This is because risk capacity has a multiplier effect upon risk tolerance in the calculation of a risk profile. If capacity is neutral, the risk profile will match risk tolerance. Go far enough above neutral, and the risk profile moves up a level (depending on behavioural constraints). Go far enough below, and the risk level goes down too.
This approach therefore tells us what change to make to a risk level when markets fall:
- If risk capacity is above neutral, the investor is not reliant on their investments to fund their lifestyle, so a drop in market values means that investible assets now make up an even smaller element of total net wealth. This means they can afford to take more risk with those investible assets.
- If risk capacity is below neutral, there is more reliance on investible assets, so a fall in investment values makes it more difficult to fund future cash flows. To protect their already low ability they should take less risk.
When reactions interact with proactive planning
An additional dimension is provided by other planned portfolio changes. How should changes in risk interact with a withdrawal strategy or rebalancing?
Most investors taking withdrawals have a below-neutral risk capacity: the withdrawals indicate they are reliant on their investments to meet their expenditure. If you’re taking withdrawals but happen to have a high risk capacity, you needn’t worry: market falls become an opportunity to increase risk, not something to protect against, because your protection comes from whatever is providing your high capacity (for example having high home equity).
In either case, because risk capacity changes with portfolio value changes, when it’s suitably calculated and built into the solution, it provides automatic management of withdrawal strategies, including combating sequencing risk.
It is worth noting that this is the case only with fixed future cash flows (withdrawals or contributions). If the investor is instead able to simply spend less when markets are down, and to spend more in good times, this has the same effect as adjusting risk capacity; the ability to flex spending enhances risk capacity. In practice it may often be easier to adjust spending than change a portfolio, especially in the absence of a risk-capacity tool that does all the calculations for you, such as Oxford Risk’s.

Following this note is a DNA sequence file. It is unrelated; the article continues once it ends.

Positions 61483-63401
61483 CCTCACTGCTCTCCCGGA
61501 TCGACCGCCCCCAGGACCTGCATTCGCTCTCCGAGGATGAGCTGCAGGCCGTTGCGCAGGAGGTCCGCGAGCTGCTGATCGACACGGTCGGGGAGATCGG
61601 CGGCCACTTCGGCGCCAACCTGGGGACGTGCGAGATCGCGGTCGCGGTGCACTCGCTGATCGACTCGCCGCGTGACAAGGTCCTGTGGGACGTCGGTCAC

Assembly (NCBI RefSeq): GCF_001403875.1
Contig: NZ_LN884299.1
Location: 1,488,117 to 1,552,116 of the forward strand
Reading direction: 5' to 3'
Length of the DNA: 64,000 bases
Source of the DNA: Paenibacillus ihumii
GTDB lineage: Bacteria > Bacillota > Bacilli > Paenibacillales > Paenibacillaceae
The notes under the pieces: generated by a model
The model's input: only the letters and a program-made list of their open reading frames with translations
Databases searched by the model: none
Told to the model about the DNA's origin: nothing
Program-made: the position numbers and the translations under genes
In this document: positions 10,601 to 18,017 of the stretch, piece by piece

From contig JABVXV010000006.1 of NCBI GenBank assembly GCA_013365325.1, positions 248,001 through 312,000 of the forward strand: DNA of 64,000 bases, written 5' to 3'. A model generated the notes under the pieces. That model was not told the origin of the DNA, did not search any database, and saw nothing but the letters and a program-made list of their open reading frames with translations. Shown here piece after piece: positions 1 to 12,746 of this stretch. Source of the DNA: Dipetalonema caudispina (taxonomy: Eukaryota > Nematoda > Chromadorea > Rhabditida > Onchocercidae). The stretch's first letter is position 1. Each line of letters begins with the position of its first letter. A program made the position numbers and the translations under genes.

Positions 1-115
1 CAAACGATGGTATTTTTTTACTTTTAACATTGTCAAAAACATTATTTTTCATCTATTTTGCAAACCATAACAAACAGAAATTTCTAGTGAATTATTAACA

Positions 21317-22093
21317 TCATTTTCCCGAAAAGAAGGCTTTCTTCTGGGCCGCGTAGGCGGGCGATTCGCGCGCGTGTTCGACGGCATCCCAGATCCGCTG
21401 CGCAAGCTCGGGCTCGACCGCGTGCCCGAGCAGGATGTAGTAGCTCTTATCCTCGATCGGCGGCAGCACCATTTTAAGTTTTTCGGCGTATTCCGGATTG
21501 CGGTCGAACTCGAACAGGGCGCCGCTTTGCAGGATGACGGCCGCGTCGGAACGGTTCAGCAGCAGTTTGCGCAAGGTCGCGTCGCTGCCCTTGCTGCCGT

Though rebalancing is also a reaction to changes in markets, unlike market timing, rebalancing is a proactive, pre-planned reaction, and it represents restoring a risk level, not changing it. It therefore shouldn’t necessarily concern us here. However, where there are contributions or withdrawals happening at the same time, there is value in not treating the processes independently. Much rebalancing can be achieved simply by ensuring that withdrawals are taken from overweight asset classes, and contributions are made into underweight asset classes.
Rebalancing is smart. Rebalancing that accounts for changes in risk capacity is smarter.
Bringing meaning to market movements
Whether the investor is in the position of a market fall being a threat, an opportunity, or a matter of total indifference, the answer to what to do should be systematic: clear, concise, and calculated. As so often in financial advice, it’s not the answer that counts so much as the reliability of the process that got you there.
To return to our opening question: when should a fall in market values lead an investor to change the risk level of their portfolio?
When those changes are made as an attempt to time the markets, they shouldn’t.
When those changes are made automatically as a reflection of our calculated ability to take risk with our portfolio, they should. If our risk capacity is high, this could mean taking more risk. If capacity is low, it could mean taking less.
A quantified and dynamic risk capacity calculation provides the framework to remove the guesswork and get to a robust and reliable answer.
Picture: Frank McKenna via Unsplash